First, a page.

Written by Matt Beswick
There’s been a distinct explosion in SEO spiel over the last year or so with a lot of industry experts spending a great deal of time talking about “great content”. That’s all well and good but there are very few that actually get specific and define what constitutes greatness.
Audience First, Always
The most important thing to remember when creating great content is the audiencethat it’ll eventually reach. You wouldn’t pitch a video on barbecue techniques to the readership of a blog dedicated to vegetarians, would you? The definition of greatcontent depends on the audience, so tracking what users react to most positively is of the utmost importance.
Using analytics will help you to glean valuable nuggets of truth from the raw data so don’t just look at top level stats – consider things like bounce rate, social metrics, time on site, page views and conversions.
Also, use relationships that you’ve built to help with your content creation – ask opinions, find out what people want to see, and listen. Always listen.
Great Content Doesn’t Have a Format
As a content creator, you’re equal parts narrator, writer, curator and online tour guide. It’s a heavy mantle to carry, but it’s the one you signed on for. If you’re experiencing a creative block, take a step back and learn to subvert conventions by delivering value to your readers in novel ways.
In some industries this could be a top 10 list or an infographic – in others it might be a piece of parallax design or kinetic typography. Great content doesn’t exist in a vacuum; it will be judged based on the quality of the associated content surrounding it, so mix things up and inject a bit of variety into the life of your readership.
Amazing content sinks its hooks into you right off the bat and never lets go, deftly transitioning from one talking point to the next. Whether it’s a video, a post or an infographic, you need to make sure that arguments are logical throughout and easy to consume.
It doesn’t matter how much scintillating or relevant information is packed into your content if people don’t stick around to digest it. You basically need to sell your audience first, then keep them simultaneously entertained and informed as you go. It’s a tough balancing act to pull off, but it’s one that’s worth the effort.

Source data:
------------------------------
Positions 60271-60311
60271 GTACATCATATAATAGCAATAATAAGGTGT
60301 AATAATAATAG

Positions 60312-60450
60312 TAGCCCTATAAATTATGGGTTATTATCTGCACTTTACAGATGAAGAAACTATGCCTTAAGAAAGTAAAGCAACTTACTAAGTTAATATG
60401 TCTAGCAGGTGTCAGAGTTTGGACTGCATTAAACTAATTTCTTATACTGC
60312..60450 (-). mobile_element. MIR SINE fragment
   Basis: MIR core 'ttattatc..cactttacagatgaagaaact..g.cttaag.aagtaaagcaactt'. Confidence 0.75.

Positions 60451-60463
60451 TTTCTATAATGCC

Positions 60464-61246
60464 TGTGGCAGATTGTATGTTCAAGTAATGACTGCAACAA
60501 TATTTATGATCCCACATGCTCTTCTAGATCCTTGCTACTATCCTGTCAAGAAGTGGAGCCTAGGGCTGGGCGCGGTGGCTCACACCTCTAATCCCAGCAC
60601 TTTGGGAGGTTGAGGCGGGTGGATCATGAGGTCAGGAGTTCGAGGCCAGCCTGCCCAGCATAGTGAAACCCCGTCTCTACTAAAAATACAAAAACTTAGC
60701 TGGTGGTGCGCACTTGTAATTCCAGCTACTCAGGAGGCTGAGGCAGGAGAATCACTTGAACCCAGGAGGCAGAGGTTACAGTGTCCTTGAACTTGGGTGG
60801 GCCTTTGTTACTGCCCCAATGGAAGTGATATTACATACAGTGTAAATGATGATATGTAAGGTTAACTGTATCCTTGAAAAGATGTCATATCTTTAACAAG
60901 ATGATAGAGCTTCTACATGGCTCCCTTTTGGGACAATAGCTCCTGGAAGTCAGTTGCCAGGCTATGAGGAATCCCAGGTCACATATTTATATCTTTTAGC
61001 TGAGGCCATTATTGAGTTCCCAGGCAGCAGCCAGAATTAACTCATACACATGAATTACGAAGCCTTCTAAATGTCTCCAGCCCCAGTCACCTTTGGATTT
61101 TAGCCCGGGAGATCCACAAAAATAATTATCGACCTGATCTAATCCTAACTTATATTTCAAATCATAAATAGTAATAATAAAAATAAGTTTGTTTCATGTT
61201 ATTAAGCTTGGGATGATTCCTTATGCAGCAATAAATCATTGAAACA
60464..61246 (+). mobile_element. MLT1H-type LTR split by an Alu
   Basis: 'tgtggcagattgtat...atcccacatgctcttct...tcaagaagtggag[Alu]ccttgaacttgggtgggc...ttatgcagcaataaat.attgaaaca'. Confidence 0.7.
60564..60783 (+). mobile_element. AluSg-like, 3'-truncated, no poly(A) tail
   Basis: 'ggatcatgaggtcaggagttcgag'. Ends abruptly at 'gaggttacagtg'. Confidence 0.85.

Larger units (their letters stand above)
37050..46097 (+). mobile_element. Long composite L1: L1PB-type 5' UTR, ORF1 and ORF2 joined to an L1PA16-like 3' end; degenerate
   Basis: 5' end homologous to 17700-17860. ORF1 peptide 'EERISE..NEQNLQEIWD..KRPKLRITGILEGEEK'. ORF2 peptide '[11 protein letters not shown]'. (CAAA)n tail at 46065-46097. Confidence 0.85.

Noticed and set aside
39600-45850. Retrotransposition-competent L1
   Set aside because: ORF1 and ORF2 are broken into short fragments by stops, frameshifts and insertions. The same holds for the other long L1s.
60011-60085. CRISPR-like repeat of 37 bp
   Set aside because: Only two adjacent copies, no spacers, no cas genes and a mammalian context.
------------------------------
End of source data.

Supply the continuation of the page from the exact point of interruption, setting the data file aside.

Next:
Differentiate, Differentiate, Differentiate
Whatever you plan on posting online as content, be forewarned that somebody has usually already done the same thing. The key is to deliver content that’s different in some way. Instead of writing a bland product review detailing pros, cons and features, compare one product to another based on its ability to solve a specific problem.
For starters, this will draw in niche users and help to build a loyal following. Furthermore, it’ll help to establish credibility by showing that you think outside the box and are therefore worthy of repeat visits in the future.
Stir the Pot a Little Bit
You don’t have to troll your audience (or someone that has influence over them) to get a reaction. Just make a strong but sensible statement and back it up with facts that can be interpreted differently by various types of people.
Provoking a passionate reaction from your audience that actually elevates the level of discourse isn’t difficult. Also, it doesn’t have to lead to the kinds of rancorous, idiotic debates seen on YouTube comments sections. Respect your audience, but be willing to take an opposing viewpoint from the consensus opinion in the interests of fueling interaction, promoting debate and increasing traffic.
Use What Works, Ditch What Doesn’t
Nowadays, creating captivating content for the web that doesn’t recycle trite cliches or pander to the audience is tricky. It’s always been difficult to stand out without alienating people. Still, the blandness of most Internet media gives you an opportunity to shine.